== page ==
Finding the index of an item in a list

Asked : Nov 17

Viewed : 49 times

Given a list ["foo", "bar", "baz"] and an item in the list "bar", how do I get its index (1) in Python?

python list indexing 

Nov 17

4 Answers
>>> ["foo", "bar", "baz"].index("bar")
1

Caveats follow

Note that while this is perhaps the cleanest way to answer the question as asked, index is a rather weak component of the list API, and I can't remember the last time I used it in anger. It's been pointed out to me in the comments that because this answer is heavily referenced, it should be made more complete. Some caveats about list.index follow. It is probably worth initially taking a look at the documentation for it:

list.index(x[, start[, end]])

Return zero-based index in the list of the first item whose value is equal to x. Raises a ValueError if there is no such item.

The optional arguments start and end are interpreted as in the slice notation and are used to limit the search to a particular subsequence of the list. The returned index is computed relative to the beginning of the full sequence rather than the start argument.

Linear time-complexity in list length

An index call checks every element of the list in order, until it finds a match. If your list is long, and you don't know roughly where in the list it occurs, this search could become a bottleneck. In that case, you should consider a different data structure. Note that if you know roughly where to find the match, you can give index a hint. For instance, in this snippet, l.index(999_999, 999_990, 1_000_000) is roughly five orders of magnitude faster than straight l.index(999_999), because the former only has to search 10 entries, while the latter searches a million:

>>> import timeit
>>> timeit.timeit('l.index(999_999)', setup='l = list(range(0, 1_000_000))', number=1000)
9.356267921015387
>>> timeit.timeit('l.index(999_999, 999_990, 1_000_000)', setup='l = list(range(0, 1_000_000))', number=1000)
0.0004404920036904514

Only returns the index of the first match to its argument

A call to index searches through the list in order until it finds a match, and stops there. If you expect to need indices of more matches, you should use a list comprehension, or generator expression.

>>> [1, 1].index(1)
0
>>> [i for i, e in enumerate([1, 2, 1]) if e == 1]
[0, 2]
>>> g = (i for i, e in enumerate([1, 2, 1]) if e == 1)
>>> next(g)
0
>>> next(g)
2

Most places where I once would have used index, I now use a list comprehension or generator expression because they're more generalizable. So if you're considering reaching for index, take a look at these excellent Python features.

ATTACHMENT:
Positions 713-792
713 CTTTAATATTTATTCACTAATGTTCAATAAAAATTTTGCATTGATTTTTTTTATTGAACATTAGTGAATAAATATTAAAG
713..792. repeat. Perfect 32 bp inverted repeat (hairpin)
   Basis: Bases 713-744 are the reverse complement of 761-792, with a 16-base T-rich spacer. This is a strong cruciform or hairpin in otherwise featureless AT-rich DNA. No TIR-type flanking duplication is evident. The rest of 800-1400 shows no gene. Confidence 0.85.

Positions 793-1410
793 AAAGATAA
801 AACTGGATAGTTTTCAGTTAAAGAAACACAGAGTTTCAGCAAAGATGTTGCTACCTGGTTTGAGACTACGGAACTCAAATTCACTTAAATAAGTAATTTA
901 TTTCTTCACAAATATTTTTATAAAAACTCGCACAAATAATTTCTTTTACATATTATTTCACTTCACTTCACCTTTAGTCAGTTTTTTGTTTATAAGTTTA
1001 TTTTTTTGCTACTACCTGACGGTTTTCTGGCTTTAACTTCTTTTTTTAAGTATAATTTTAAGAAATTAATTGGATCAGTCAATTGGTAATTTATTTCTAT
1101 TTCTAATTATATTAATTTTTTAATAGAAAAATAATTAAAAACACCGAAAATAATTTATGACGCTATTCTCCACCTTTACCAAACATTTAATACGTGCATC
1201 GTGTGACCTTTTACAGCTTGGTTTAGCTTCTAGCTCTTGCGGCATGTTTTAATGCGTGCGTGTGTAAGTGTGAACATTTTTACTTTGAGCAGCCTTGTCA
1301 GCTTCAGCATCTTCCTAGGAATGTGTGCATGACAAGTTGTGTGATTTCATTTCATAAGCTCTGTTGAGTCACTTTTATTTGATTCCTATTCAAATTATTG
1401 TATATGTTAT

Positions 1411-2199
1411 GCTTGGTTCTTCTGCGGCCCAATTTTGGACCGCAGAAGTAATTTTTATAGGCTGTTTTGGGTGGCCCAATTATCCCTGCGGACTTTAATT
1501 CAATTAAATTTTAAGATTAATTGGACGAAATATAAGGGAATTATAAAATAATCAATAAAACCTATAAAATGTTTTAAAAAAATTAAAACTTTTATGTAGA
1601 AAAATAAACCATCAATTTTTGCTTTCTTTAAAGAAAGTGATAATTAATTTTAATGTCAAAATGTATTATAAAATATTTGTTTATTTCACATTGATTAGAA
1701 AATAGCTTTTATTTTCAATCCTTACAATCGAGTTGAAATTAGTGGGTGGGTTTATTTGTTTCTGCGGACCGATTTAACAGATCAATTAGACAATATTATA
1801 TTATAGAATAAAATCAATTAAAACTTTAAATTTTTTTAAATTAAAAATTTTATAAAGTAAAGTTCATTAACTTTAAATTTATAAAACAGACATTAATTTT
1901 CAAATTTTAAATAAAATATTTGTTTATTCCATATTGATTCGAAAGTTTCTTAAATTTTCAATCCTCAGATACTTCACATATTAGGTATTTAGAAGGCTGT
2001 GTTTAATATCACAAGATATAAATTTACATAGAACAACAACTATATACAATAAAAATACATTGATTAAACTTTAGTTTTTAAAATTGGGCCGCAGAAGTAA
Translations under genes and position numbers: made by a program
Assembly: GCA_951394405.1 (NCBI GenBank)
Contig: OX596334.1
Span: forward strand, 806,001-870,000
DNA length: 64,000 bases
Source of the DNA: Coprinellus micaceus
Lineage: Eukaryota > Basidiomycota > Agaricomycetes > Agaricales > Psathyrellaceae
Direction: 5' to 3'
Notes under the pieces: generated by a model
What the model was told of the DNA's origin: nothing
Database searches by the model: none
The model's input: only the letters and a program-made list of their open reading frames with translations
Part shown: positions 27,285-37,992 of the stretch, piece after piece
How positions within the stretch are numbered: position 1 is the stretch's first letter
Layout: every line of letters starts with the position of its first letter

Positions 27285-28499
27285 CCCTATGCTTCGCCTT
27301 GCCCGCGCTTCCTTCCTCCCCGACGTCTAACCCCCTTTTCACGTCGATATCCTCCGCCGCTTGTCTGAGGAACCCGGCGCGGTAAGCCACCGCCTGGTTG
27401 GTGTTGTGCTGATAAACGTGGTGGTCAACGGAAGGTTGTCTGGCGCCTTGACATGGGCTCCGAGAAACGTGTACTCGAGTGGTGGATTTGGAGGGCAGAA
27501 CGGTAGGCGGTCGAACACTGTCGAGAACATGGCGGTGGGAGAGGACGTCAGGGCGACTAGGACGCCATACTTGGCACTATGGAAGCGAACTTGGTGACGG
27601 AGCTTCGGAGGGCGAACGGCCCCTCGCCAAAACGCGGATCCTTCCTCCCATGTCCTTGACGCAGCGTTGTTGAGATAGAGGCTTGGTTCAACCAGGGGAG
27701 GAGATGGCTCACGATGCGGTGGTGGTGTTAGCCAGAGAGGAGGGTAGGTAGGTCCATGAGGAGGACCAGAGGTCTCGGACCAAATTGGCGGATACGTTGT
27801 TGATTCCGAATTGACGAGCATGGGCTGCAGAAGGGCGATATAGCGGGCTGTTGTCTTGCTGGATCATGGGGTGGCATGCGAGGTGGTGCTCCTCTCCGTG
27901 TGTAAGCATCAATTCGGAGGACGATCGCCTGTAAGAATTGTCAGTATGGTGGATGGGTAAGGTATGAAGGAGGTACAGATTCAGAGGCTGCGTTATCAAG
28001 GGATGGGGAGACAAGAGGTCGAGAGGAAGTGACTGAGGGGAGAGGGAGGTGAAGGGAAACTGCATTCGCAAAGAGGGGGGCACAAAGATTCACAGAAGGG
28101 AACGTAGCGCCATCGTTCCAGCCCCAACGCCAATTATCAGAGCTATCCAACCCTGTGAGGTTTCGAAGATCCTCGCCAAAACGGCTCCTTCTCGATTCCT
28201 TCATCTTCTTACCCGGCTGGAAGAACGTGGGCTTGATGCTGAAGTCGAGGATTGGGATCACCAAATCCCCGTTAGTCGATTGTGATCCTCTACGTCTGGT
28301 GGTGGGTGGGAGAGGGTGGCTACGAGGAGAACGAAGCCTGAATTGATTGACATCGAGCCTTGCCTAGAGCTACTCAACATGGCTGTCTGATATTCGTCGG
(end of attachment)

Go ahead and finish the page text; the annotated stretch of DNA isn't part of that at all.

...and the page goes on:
Throws if element not present in list

A call to index results in a ValueError if the item's not present.

>>> [1, 1].index(2)
Traceback (most recent call last):
  File "<stdin>", line 1, in <module>
ValueError: 2 is not in list

If the item might not be present in the list, you should either

  1. Check for it first with item in my_list (clean, readable approach), or
  2. Wrap the index call in a try/except block which catches ValueError (probably faster, at least when the list to search is long, and the item is usually present.)

answered Jan 20


Index of the Element not Present in the List

# vowels list
vowels = ['a', 'e', 'i', 'o', 'u']

# index of 'p' is vowels
index = vowels.index('p')

print('The index of p:', index)

Output

ValueError: 'p' is not in list

answered Jan 20


Find Index of item in List

In the following example, we have taken a List with numbers. Using index() method we will find the index of item 8 in the list.

Python Program

mylist = [21, 5, 8, 52, 21, 87]
item = 8

#search for the item
index = mylist.index(item)

print('The index of', item, 'in the list is:', index)

Output

The index of 8 in the list is: 2

answered Jan 20


As you can see, we have used the above code to find the index of an element in a list. Next, let us look at an example using the other two parameters.
 

vowels = ['a', 'e', 'i', 'o', 'i', 'u']


# Searching for “o” within index 1-5
print(vowels.index("o",1,5))
#Output - 3


# Searching for “o” within index 1-3
print(vowels.index("o",0,2))
#Output - ValueError: 'o' is not in list

answered Jan 20


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